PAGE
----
Dave moves into Hip-Hop, and his fondness of JAY-Z’s 4:44 album, around the 15:00 mark. He discussed this last month during stops on other radio shows. Chappelle credits Jay for speaking clearly in a way that he can understand the lyrics and making incredible music at an age that once seemed implausible for MCs. Dave talks being a longtime Jay fan, and running into Hov at clubs. “He got his varsity jacket fairly early; he damn near went straight to the kid’s table.” He speaks about his Interview magazine conversation with Kendrick Lamar and reveals how open and calm K-Dot was. He adds that they were not together, but taped by phone.
At 21:00, Dave speaks about his birthday (August 24). He discusses his motorcycle trips. One year in the mid-2000s, while biking from Ohio, Dave rode into Austin, Texas. He recalls doing an impromptu comedy set (shortly after leaving Chappelle’s Show) that he estimates lasted four hours. “One of the birthdays I can remember, recently.” He recalls hanging with Common in Colorado. “The way I try to celebrate birthdays is I try to make a memory that I’ll treasure,” he says. Even before fame, the Washington, D.C. native says he adhered to this belief. At 16, he memorably reunited with his elementary school friends, before they got to see the teen comedian perform his act. “Comedy is what I like to be doing on my birthday…it’s not easy though. I sincerely make a point to manufacture quality memories ’cause it’s the only thing I believe they can’t take away from me.”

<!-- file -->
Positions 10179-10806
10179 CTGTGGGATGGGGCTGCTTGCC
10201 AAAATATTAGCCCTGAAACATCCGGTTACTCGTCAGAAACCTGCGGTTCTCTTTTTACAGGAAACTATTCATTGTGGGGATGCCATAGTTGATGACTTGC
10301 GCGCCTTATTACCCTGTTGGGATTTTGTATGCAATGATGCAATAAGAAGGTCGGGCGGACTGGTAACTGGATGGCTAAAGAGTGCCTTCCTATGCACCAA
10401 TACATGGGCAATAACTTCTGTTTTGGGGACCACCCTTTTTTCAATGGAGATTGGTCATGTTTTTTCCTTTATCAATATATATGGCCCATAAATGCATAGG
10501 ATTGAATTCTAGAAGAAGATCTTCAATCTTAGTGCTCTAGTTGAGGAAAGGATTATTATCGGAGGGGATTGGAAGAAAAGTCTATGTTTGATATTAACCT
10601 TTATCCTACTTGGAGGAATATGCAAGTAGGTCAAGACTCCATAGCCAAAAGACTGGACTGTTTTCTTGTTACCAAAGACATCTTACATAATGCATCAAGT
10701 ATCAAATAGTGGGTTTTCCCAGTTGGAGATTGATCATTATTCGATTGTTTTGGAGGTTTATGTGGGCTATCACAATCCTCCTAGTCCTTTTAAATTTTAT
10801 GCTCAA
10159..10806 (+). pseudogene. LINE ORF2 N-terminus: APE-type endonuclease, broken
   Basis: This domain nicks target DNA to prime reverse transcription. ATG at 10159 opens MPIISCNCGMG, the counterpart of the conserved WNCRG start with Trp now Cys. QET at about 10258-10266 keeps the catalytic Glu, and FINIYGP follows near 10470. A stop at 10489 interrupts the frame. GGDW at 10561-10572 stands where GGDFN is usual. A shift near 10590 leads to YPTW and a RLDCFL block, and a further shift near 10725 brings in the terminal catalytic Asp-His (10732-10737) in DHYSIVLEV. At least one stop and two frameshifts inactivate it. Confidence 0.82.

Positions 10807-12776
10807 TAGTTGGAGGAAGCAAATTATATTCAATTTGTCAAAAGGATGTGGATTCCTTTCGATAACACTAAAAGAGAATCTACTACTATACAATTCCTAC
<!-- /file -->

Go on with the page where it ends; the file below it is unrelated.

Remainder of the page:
Dave then speaks about his Ohio parties at juke joints. The no-phone events feature The Band With No Name, which Dave reveals are just Stevie Wonder’s players. “There’s no cell phones, so your margin of error, socially, is a little wider. You know you’re not gonna get filmed,” he says. Yasiin Bey, De La Soul, A Tribe Called Quest, Chance The Rapper are among performers Dave lists, adding that he pays no artists.